Concept of conservation

  1. I had a conceptual question. Say I have a ball and I throw it against the wall and it bounces back. I have initial values for its velocity but not for the final velocity using the [tex]\vec{P}=m\vec{v}[/tex] I noticed that momentum is not conserved. Well if momentum is not conserved then that means it is not inelastic or elastic and the only option left is completely inelastic but..the wall cant move with the ball...whats going on? Is it just that you cant determine these kinds of collisions? Or do I have some misunderstandings of the whole concept of the elastic or inelastic collisions?
  2. jcsd
  3. russ_watters

    Staff: Mentor

    I'm not sure about the wording, but you basically have 3 choices: completely elastec, completely inelastic, and somewhere in between.
    Can't it? Why not? There is no such thing as a perfectly rigid object.

    Also think about what else is happening: is there any other energy that you can account for during the impact?
  4. The wall exherts a force back on the ball, so would that mean that the wall moves a tad bit? All I know is that there is a very small [tex]\Delta{t}[/tex] where there is contact btween the ball and the wall there is a mass and an initial velocity [tex]\vec{v_0}[/tex].Also I know the impulse, using the [tex]\vec{J}\int\sum\vec{F}dt[/tex] I found all the values that I needed. I saw that the initial [tex]KE[/tex] does not equal the final...and the same with the initial [tex]\vec{P}[/tex] it cant be elastic or inelastic but there would only leave 2 other option 1) I cant know 2)completly inelastic

    completely inelastic would mean that [tex]m\vec{v_0}=(M+m)\vec{v_f}[/tex]
    looking at it in terms of the equations I doesnt make sense..but it would if the the wall moved a said that there is no perfectly rigid body so a completly inelastic collision would have to be the safest answer..? Is that the correct reason or answer?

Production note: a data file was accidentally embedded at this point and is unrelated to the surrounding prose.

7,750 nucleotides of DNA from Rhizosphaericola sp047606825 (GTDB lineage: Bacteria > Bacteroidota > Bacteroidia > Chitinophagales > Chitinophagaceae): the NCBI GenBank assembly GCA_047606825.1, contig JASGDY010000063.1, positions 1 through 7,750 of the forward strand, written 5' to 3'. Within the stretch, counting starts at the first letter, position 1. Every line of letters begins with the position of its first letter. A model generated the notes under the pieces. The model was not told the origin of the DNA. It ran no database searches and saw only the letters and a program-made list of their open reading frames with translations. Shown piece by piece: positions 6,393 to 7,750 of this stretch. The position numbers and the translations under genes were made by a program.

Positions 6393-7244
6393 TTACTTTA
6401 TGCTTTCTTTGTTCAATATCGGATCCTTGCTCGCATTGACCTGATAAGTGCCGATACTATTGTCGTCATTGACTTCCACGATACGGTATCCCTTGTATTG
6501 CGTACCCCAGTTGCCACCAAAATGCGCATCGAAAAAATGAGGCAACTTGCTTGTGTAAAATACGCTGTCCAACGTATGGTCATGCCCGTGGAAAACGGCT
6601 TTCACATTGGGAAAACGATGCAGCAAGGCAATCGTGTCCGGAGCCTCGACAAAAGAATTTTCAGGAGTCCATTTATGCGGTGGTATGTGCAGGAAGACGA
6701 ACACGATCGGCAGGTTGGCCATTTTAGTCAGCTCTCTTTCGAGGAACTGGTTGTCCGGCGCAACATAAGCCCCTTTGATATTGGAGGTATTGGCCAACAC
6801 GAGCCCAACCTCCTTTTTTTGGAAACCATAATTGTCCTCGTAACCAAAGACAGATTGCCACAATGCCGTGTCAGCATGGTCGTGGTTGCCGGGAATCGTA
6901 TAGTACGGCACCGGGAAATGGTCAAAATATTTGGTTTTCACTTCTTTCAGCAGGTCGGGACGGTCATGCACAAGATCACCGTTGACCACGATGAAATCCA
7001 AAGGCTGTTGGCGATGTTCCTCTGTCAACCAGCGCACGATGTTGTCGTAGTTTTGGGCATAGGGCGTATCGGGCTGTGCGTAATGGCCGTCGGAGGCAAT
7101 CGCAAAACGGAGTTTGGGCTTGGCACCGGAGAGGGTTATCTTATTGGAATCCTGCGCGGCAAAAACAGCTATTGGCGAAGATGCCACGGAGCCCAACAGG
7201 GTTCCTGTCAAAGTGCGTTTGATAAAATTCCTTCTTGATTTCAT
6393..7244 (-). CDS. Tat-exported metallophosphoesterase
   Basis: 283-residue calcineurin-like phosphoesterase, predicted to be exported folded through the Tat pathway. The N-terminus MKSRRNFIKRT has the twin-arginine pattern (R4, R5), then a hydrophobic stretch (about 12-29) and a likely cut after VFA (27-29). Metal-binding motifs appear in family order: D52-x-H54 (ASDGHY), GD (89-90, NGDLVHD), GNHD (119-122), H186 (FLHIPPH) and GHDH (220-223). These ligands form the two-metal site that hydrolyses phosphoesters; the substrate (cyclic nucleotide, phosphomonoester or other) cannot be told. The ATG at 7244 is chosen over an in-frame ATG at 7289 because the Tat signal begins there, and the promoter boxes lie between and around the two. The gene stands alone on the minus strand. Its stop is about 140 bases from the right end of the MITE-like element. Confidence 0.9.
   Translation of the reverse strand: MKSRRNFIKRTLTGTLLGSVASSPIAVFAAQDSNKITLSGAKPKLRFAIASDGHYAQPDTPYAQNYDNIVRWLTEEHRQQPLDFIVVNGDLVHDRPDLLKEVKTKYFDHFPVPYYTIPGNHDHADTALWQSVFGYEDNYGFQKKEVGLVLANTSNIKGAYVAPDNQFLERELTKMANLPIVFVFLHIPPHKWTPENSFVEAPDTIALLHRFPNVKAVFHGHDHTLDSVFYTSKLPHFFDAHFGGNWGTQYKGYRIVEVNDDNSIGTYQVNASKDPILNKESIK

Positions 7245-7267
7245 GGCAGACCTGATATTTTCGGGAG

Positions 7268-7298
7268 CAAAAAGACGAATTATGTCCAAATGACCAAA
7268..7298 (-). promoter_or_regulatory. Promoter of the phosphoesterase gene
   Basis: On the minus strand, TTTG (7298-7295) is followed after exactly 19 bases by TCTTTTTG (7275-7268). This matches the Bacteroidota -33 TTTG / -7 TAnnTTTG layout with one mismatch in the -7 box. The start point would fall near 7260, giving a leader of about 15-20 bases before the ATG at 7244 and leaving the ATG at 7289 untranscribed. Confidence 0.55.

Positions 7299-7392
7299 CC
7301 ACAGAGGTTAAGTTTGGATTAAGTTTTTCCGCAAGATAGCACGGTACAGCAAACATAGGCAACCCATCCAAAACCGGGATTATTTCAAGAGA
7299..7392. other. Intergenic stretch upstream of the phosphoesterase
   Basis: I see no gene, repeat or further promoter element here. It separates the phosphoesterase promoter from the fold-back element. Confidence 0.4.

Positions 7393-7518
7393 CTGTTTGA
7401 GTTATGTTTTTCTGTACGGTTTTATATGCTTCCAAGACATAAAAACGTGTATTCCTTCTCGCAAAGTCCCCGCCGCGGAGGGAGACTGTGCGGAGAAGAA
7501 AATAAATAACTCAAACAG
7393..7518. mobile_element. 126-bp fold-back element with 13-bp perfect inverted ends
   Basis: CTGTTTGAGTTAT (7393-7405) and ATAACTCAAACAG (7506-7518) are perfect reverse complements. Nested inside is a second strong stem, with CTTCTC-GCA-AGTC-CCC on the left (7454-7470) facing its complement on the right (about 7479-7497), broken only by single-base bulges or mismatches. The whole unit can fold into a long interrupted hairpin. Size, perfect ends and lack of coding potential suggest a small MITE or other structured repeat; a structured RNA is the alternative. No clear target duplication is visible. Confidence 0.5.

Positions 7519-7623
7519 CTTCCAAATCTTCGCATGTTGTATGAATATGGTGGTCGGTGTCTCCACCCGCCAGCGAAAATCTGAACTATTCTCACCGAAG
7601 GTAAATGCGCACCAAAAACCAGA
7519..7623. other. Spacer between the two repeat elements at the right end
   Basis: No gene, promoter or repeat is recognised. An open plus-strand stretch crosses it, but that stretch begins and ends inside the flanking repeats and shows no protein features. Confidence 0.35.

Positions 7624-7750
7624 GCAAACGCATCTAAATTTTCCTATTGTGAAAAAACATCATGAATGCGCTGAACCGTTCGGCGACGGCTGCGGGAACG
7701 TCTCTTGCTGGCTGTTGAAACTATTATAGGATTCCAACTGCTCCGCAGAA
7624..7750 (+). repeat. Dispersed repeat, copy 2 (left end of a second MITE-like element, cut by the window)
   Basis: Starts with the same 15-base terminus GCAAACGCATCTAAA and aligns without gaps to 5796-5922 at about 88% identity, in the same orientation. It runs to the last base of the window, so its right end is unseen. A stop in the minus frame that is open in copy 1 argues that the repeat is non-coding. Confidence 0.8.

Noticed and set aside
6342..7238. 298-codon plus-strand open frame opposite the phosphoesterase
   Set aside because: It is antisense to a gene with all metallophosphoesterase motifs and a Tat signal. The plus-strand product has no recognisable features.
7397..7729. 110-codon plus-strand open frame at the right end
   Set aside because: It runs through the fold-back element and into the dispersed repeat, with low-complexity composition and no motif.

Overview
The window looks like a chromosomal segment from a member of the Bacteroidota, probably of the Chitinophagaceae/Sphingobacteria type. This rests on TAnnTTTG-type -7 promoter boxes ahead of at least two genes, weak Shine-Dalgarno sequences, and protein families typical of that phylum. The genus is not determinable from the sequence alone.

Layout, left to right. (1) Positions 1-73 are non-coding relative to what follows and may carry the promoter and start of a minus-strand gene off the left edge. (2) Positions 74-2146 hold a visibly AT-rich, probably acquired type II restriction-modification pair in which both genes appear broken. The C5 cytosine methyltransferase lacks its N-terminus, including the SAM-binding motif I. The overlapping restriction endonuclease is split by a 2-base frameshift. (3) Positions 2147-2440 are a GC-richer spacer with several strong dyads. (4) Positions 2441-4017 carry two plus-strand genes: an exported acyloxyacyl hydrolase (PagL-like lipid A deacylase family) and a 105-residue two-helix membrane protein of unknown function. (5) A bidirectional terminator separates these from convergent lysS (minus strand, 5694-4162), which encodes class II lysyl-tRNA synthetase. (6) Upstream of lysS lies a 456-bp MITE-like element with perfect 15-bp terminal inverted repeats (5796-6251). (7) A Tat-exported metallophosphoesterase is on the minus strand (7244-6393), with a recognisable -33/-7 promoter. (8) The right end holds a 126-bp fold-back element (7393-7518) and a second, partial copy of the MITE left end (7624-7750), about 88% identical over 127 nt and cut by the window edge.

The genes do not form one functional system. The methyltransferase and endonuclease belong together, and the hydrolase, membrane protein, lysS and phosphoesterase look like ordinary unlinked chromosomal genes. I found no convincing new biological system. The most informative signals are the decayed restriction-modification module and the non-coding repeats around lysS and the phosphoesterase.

Last edited: Nov 12, 2004
  5. you'll get a small amount of deformation in the wall at the time of impact. think about what happens to the ball at impact though.
  6. It will experiance a force from the wall, an equal force in magnitude.
  7. isn't that where e, the coefficient of restitution comes into play?
  8. might that force cause the ball to deform as well?

    as russ said earlier, any time you're talking about collisions in a problem, you have to specify what type of collision you are going to be working with. if your problem deals with elastic collisions, or if you have defined your objects to be completely rigid and non-deformable, then momentum and energy are conserved for your collision problem.

    if your problem deals with inelastic collisions, or if one or more of your objects are deformable, then momentum is not conserved (energy is always conserved). some of that momentum/energy is taken up deforming your object(s).

    you cannot talk about collisions without specifying the type of collision you want to work with, or the properties of your colliding objects.
  9. PerennialII

    PerennialII 1,094
    Science Advisor
    Gold Member

    Yeah, the problem of approaching the collision problem from the momentum side of things is that you need to now the characteristics of the collision and can't, at least as I see it, link it to the behavior of the problem itself... directly at least if you don't have any information on the actual event. If you'd want to incorporate the real deal what is going on in the collision you would have to do a dynamic contact analysis, where the deformations subjected to both the wall and the ball would be accounted for. That, however gets really easy really complex and at this point in time the usual way to solve it is to numerically solve Newton's 2nd incorporating stiffness of both parties (in this case if the ball is as soft as they usually are, in nonlinear sense), in some cases even damping would come to play.
  10. For an efficient ball (like a superball or a tennis ball) and a sufficiently smooth and dense, sturdy wall, I think you could approximate conservation of momentum to be true. There will be less afterwards but it is a small change compared to the total energy, if you throw it hard.
  11. All I know is this! I was given a problem I solved it and then I was asked what kind of collision it is. Im not making this problem up for "fun" it was given to me. The final and initial momentum are different (by a significant amount) and so is the kinetic energy :cry: what to do?
  12. if momentum is not conserved, then it is an inelastic collision.
  13. ZapperZ

    ZapperZ 30,735
    Staff Emeritus
    Science Advisor
    Education Advisor

    Er... no. If the kinetic energy is not conserved, then it is an inelastic collision. If the momentum is not conserved, then there is an external force acting on the system.

  14. duh, that's right. my mistake. thanks for correcting me.
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